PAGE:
Automatically Re-size Height in a Facebook Page Tab App to Prevent Scrolling

Facebook Page Tab Apps allow you to show any web content in an app that displays on your Facebook page.  This could be anything from a contact form to a survey, or even a newsletter signup form.  The content is displayed on Facebook through an IFrame, but it resides on your server, allowing you to connect to any necessary databases or web services to create a rich user experience.

If you have created a Page Tab App, you know that they are restricted to a maximum of 810 pixels in width, but no maximum height is specified in Facebook’s documentation.  During testing, you may find that you have to scroll in both the Facebook window and in the IFrame to view all of your app’s content, resulting in very unfriendly behavior for the end user.

With a small snippet of JavaScript and HTML, you can automatically re-size your Page Tab App’s IFrame to the size of your content.  You just need to include Facebook’s JavaScript SDK and a call to your app’s canvas.

Here is the code:

<div id="fb-root"></div>
<script>
  window.fbAsyncInit = function() {
	FB.init({
	  appId      : '{PASTE_YOUR_APP_ID_HERE}',
	  status     : true,
	  xfbml      : true
	});
	FB.Canvas.setAutoGrow();
  };

  (function(d, s, id){
	 var js, fjs = d.getElementsByTagName(s)[0];
	 if (d.getElementById(id)) {return;}
	 js = d.createElement(s); js.id = id;
	 js.src = "//connect.facebook.net/en_US/all.js";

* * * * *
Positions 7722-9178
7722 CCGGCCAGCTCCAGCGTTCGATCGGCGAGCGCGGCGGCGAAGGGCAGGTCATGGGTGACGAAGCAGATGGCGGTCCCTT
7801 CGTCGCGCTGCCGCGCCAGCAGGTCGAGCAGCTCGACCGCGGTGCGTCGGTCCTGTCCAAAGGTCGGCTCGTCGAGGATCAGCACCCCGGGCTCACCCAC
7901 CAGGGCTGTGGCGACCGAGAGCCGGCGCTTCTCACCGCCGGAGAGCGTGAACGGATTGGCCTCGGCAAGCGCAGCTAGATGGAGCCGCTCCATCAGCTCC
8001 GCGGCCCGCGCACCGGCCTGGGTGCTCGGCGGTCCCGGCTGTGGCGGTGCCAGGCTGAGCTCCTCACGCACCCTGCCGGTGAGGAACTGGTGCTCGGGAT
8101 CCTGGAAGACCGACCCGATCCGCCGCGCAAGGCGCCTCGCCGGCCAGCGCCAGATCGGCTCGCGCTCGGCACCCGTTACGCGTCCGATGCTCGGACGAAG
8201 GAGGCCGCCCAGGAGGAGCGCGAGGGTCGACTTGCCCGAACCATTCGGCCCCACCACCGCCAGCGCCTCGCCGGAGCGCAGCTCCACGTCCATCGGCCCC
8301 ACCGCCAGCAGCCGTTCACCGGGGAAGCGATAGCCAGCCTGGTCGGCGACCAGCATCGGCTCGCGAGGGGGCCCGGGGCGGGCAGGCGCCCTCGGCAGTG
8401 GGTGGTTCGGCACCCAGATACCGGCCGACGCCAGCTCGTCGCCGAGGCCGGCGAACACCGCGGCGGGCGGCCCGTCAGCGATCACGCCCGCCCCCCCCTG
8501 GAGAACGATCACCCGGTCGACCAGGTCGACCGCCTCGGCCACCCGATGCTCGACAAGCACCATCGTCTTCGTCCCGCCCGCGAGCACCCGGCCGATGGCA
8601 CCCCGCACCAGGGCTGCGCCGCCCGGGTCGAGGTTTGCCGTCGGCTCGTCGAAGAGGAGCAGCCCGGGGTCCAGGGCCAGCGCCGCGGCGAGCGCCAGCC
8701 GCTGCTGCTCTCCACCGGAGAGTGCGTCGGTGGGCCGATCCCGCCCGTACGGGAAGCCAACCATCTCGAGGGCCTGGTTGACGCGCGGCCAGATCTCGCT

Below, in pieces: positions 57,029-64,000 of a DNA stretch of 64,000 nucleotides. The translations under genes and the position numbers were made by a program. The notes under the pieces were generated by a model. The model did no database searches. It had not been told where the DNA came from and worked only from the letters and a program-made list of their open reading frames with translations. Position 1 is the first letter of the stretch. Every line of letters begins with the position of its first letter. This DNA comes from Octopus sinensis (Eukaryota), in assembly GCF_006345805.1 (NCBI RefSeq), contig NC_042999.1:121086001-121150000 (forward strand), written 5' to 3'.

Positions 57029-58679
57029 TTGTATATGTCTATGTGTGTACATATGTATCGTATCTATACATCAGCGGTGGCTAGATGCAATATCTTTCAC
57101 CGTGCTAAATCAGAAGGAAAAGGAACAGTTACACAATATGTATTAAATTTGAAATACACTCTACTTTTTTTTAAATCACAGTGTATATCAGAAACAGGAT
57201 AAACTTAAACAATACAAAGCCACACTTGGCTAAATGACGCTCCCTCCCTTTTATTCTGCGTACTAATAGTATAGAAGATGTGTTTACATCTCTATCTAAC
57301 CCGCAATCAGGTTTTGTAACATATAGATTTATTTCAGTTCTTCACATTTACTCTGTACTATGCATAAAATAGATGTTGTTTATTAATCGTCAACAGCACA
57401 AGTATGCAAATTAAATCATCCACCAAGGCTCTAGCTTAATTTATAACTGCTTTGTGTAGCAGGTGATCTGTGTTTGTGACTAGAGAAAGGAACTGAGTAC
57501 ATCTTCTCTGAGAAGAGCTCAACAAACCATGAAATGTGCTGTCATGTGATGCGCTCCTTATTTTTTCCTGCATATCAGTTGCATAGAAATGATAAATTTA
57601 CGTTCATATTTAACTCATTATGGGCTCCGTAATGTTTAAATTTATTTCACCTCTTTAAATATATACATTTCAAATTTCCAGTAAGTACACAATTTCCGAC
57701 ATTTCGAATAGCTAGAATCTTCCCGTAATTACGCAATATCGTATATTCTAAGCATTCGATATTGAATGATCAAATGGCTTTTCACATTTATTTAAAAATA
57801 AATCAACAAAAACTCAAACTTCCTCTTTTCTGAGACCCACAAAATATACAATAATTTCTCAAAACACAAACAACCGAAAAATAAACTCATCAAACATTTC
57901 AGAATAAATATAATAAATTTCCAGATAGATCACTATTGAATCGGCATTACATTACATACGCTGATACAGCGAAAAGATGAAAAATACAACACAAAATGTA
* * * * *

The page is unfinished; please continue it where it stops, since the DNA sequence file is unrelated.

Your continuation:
fjs.parentNode.insertBefore(js, fjs);
   }(document, 'script', 'facebook-jssdk'));
</script>

Just include this code on your page and Facebook will automatically re-size your app to the correct height so you no longer have to scroll inside the IFrame. The great thing about the setAutoGrow method is that it sets a timer to automatically re-size your app’s canvas at a 100ms interval, so it will update if you have loaded any dynamic content on your page. Nice and easy!

Code Wars: Training in Programming Arts

As developers we have to frequently consult outside resources for information on how to complete certain tasks.  Whether it’s a book or an online tutorial, a quick refresher is always helpful to get a push in the right direction.  The problem is that we will often look for these resources when we know specifically what we need to do, rather than using them to buff up our skills.

There are many sites out there that allow you to do programming challenges to work on your proficiency with a language.  Project Euler, TopCoder or the Daily Programmer subreddit come to mind.  My newest addiction of this type of site is Code Wars.

What is Code Wars?

I like to explain Code Wars as a combination of small programming challenges and Xbox style achievements.  You complete a series of code “katas“: short snippets or bug fixes that test basic understanding of programming language concepts.  For each kata that you complete, you work your way up to higher ranks and increasingly more difficult tasks.